Six profiling floats measured water-mass properties (Т, S), horizontal velocities (u, v) and microstructure thermal-variance dissipation rates χT in the upper ~1 km of Iceland and Irminger Basins in the eastern sub-polar North Atlantic from June 2019 to April 2021. The floats drifted into slope boundary currents to travel counterclockwise around the basins. Pairs of velocity profiles half an inertial period apart were collected every 7–14 days. These half-inertial-period pairs are separated into subinertial eddy (sum) and inertial/semidiurnal (difference) motions. Eddy flow speeds are ~O(0.1 m s-1) in the upper 400 m, diminishing to ~O(0.01 m s-1) by ~800-m depth. In late summer through early spring, near-inertial motions are energized in the surface layer and permanent pycnocline to at least 800-m depth almost simultaneously (within the 14-day temporal resolution), suggesting rapid transformation of large-horizontal-scale surface-layer inertial oscillations into near-inertial internal waves with high vertical group velocities through interactions with eddy vorticity-gradients (effective β). During the same period, internal-wave vertical shear variance was 2–5 times canonical midlatitude magnitudes and dominantly clockwise-with-depth (downward energy propagation). In late spring and early summer, shear levels are comparable to canonical midlatitude values and dominantly counterclockwise-with-depth (upward energy propagation), particularly over major topographic ridges. Turbulent diapycnal diffusivities K ~O(10-4 m2 s-1) are an order of magnitude larger than canonical mid-latitude values. Depth-averaged (10–1000 m) diffusivities exhibit factor-of-three month-by-month variability with minima in early August.

Significance of diapycnal mixing within the Atlantic Meridional Overturning Circulation

Cimoli, L., and 10 others including C.B. Whalen, "Significance of diapycnal mixing within the Atlantic Meridional Overturning Circulation," AGU Adv., 4, doi:10.1029/2022AV000800, 2023.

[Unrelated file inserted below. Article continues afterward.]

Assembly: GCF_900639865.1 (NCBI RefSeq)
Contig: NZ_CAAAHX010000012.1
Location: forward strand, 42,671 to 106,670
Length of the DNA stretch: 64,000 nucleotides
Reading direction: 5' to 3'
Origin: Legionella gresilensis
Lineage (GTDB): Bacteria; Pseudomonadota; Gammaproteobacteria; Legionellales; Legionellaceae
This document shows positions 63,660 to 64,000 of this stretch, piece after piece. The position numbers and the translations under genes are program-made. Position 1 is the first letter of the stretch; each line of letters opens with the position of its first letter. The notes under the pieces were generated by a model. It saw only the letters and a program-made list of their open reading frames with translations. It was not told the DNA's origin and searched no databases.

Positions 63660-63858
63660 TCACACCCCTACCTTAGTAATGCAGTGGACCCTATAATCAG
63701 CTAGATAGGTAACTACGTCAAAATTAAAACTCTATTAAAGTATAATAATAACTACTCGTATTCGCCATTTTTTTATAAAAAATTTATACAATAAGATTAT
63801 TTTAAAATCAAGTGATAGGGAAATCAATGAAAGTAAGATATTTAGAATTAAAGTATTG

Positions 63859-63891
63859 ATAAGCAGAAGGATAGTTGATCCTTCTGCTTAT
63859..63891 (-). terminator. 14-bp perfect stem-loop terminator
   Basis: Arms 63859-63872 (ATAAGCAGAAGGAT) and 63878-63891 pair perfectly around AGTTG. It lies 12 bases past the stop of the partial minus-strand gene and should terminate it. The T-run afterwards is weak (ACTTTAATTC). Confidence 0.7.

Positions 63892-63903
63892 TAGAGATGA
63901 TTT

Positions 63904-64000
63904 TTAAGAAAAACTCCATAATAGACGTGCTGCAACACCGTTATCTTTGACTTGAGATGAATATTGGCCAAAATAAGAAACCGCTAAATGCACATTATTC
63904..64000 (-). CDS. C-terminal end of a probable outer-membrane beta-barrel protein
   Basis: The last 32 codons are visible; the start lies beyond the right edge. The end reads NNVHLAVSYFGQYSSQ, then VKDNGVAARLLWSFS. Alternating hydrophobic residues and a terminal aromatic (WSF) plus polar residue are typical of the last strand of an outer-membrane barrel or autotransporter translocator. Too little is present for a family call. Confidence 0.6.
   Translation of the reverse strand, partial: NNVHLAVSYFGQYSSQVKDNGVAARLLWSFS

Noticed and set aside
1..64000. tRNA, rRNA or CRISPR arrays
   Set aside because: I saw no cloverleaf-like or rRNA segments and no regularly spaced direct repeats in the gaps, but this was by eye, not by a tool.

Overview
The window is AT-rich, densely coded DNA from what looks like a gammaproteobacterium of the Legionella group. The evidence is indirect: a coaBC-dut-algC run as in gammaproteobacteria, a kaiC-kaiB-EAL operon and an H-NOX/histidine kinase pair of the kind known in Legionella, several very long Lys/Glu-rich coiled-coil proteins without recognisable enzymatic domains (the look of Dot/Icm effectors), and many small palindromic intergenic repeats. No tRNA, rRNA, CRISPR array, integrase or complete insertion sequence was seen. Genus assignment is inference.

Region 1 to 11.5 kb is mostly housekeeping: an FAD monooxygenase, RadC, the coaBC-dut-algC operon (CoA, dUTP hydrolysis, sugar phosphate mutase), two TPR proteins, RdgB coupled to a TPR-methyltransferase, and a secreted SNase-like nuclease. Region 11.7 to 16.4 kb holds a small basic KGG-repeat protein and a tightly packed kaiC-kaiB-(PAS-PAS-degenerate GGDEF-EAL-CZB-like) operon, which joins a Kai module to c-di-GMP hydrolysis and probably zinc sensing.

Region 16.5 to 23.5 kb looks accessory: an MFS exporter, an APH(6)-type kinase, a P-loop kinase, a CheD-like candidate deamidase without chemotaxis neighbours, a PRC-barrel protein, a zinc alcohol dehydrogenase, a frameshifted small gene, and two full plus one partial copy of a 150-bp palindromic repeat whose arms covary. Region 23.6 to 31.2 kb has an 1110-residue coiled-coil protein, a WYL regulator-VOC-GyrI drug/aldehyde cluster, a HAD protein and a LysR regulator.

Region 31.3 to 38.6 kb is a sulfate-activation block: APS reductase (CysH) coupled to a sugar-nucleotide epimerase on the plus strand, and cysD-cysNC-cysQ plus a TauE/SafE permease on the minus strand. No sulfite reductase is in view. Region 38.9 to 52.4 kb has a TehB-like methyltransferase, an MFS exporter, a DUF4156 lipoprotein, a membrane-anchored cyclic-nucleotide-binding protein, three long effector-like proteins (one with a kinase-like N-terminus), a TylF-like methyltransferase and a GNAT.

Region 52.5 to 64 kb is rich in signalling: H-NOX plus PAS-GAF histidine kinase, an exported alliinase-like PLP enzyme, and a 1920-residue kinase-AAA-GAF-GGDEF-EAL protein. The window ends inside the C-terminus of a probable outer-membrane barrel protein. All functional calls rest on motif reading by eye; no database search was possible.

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1 Apr 2023

Diapycnal mixing shapes the distribution of climatically important tracers, such as heat and carbon, as these are carried by dense water masses in the ocean interior. Here, we analyze a suite of observation-based estimates of diapycnal mixing to assess its role within the Atlantic Meridional Overturning Circulation (AMOC). The rate of water mass transformation in the Atlantic Ocean's interior shows that there is a robust buoyancy increase in the North Atlantic Deep Water (NADW, neutral density ≅ 27.6–28.15), with a diapycnal circulation of 0.5–8 Sv between 48°N and 32°S in the Atlantic Ocean. Moreover, tracers within the southward-flowing NADW may undergo a substantial diapycnal transfer, equivalent to a vertical displacement of hundreds of meters in the vertical. This result, confirmed with a zonally averaged numerical model of the AMOC, indicates that mixing can alter where tracers upwell in the Southern Ocean, ultimately affecting their global pathways and ventilation timescales. These results point to the need for a realistic mixing representation in climate models in order to understand and credibly project the ongoing climate change.

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Acoustics Air-Sea Interaction & Remote Sensing Center for Environmental & Information Systems Center for Industrial & Medical Ultrasound Electronic & Photonic Systems Ocean Engineering Ocean Physics Polar Science Center